Mr. Morley [holding answer 18 April 2006]: A number of facilities hold Waste Management Licences for the treatment of waste refrigerators. Not all licensed facilities are operational. Typically, there are a dozen specialist facilities recovering CFCs from domestic refrigerators. Some facilities also treat panels from commercial refrigeration equipment.
Operators of fridge treatment plants are not required to report CFC recovery on a grammes per fridge basis. CFC recovery data for 2005 is currently being assessed and collated and will be available to report to the European Commission by the reporting deadline of 30 June this year.
A detailed audit of fridge treatment facilities in 2004 concluded that the quantity of controlled substances recovered from the refrigerant and blowing agent equated to approximately 236g per fridge/freezer treated in England and Wales during 2003.
Mr. Morley [holding answer 18 April 2006]: Recovery of CFCs/HCFCs (chlorofluorocarbons/hydrochlorofluorocarbons) in the UK in 2004 (the last year for which figures are available) represented some 25 per cent. of the total CFC/HCFCs estimated to have been recovered in the EU. The UK figure also includes CFC/HCFCs recovered from imported waste refrigerators from elsewhere in the EU.
To ask the Secretary of State for Environment, Food and Rural Affairs (1) how many tonnes of the CFCs recovered by the UK's licensed
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facilities have been (a) destroyed and (b) processed to render them harmless to the environment in each year since 2002; 
The requirement to recover CFCs and other ozone depleting substances from domestic refrigerators did not come into force until 2002. Recovery levels were not reported or collated for any previous year. CFC recovery data for 2005 is currently being assessed and collated. This will be available in time to meet the European Commission's reporting deadline of 30 June.
It is not possible to know in advance the levels of CFC recovery from domestic or commercial refrigeration equipment in 2006. The amount available for recovery will be influenced by the number of fridges and freezers presented for treatment, the proportion that contained CFCs when manufactured, and the proportion of CFCs lost in use, storage or transit. Recovery figures for 2006 will be reported during 2007.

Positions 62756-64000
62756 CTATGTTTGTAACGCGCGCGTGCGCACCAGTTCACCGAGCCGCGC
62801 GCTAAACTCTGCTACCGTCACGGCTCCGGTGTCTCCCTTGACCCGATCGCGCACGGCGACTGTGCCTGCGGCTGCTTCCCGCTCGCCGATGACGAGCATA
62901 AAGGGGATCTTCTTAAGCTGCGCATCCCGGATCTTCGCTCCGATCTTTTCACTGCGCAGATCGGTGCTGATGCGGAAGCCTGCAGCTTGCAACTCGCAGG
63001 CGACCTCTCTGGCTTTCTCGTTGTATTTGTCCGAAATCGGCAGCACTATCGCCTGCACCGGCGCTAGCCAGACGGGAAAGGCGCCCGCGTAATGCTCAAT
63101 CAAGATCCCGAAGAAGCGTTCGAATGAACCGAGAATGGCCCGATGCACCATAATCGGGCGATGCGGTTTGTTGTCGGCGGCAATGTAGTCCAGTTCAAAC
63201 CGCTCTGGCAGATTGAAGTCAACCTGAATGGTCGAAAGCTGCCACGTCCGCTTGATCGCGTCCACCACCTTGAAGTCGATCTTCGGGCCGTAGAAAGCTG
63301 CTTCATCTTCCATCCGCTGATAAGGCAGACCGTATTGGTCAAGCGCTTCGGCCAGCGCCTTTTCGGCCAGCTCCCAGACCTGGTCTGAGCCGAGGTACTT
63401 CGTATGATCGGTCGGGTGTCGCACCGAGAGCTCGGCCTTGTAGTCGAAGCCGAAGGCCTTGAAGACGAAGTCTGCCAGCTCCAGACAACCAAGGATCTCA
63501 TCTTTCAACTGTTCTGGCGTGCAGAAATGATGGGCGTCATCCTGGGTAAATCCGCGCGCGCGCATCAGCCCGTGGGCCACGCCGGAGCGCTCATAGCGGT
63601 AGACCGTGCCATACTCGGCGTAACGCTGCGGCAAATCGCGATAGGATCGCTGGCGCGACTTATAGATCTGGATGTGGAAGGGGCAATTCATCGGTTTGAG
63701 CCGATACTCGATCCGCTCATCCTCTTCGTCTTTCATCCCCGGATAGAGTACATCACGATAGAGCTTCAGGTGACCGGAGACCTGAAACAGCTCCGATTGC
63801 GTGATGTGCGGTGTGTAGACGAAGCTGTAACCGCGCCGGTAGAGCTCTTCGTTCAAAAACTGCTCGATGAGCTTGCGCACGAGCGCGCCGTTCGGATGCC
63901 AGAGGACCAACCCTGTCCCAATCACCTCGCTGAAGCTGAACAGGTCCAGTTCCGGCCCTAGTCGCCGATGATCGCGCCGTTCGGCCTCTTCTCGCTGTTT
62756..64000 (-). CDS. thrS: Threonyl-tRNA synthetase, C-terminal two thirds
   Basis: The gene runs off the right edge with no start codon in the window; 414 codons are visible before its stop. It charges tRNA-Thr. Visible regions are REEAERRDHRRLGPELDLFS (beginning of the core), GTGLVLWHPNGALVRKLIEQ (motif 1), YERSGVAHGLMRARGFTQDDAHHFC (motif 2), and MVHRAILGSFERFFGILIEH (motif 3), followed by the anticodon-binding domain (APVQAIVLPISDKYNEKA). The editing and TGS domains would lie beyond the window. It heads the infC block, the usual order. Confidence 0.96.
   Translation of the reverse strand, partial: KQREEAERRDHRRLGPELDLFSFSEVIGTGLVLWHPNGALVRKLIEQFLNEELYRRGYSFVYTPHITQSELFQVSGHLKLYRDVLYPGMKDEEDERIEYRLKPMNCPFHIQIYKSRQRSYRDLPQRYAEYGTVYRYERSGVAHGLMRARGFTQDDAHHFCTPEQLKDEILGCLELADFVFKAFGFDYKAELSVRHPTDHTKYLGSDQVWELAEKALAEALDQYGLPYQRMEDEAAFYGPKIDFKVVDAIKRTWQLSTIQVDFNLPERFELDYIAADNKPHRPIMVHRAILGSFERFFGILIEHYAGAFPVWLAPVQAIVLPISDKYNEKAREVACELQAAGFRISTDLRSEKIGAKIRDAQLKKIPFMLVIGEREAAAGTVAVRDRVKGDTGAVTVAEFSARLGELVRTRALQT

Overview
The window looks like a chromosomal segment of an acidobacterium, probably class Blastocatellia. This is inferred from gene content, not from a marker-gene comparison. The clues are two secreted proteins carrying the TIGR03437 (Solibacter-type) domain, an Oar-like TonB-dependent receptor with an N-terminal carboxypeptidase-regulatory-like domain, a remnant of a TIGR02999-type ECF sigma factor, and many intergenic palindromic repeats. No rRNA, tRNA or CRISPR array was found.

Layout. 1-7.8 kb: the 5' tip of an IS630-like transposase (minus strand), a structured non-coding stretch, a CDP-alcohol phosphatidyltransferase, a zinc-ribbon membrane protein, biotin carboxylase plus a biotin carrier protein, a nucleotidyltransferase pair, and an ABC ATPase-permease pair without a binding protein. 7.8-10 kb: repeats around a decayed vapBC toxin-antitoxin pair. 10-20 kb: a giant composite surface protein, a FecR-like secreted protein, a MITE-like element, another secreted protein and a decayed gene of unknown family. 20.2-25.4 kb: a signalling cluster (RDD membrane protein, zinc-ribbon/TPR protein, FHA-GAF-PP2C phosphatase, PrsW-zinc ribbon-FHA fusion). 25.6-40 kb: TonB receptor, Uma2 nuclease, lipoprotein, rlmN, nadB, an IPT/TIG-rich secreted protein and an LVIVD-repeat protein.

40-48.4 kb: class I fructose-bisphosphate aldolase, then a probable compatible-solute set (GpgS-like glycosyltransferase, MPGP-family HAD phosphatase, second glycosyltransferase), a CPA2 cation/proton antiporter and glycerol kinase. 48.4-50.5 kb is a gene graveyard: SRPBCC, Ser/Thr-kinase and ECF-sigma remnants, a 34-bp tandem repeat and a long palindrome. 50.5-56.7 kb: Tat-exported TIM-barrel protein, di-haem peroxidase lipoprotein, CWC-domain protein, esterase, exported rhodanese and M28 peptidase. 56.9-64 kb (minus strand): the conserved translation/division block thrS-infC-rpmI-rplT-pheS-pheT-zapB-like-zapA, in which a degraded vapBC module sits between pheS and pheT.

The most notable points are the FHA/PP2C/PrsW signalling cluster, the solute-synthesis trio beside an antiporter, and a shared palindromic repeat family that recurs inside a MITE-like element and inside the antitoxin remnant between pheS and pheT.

Gregory Barker: To ask the Secretary of State for Environment, Food and Rural Affairs what guidance her Department has issued on the recovery of controlled substances in refrigerators and freezers; what assessment she has made of the impact of the guidance on CFC recovery rates in the UK; and if she will make a statement. 
Mr. Morley: The Environment Agency and Scottish Environment Protection Agency "Guidance on the Recovery and Disposal of Controlled Substances Contained in Refrigerators and Freezers" was published in 2002. The Agencies intend to review this guidance when the Waste Electrical and Electronic Equipment Directive is implemented.
The publication of guidance is only one factor which may influence the amount of CFCs recovered in the UK. Other major factors include the number of fridges and freezers presented for treatment, the proportion that contained CFCs when manufactured, and the proportion of CFCs that are lost in use, storage or transit.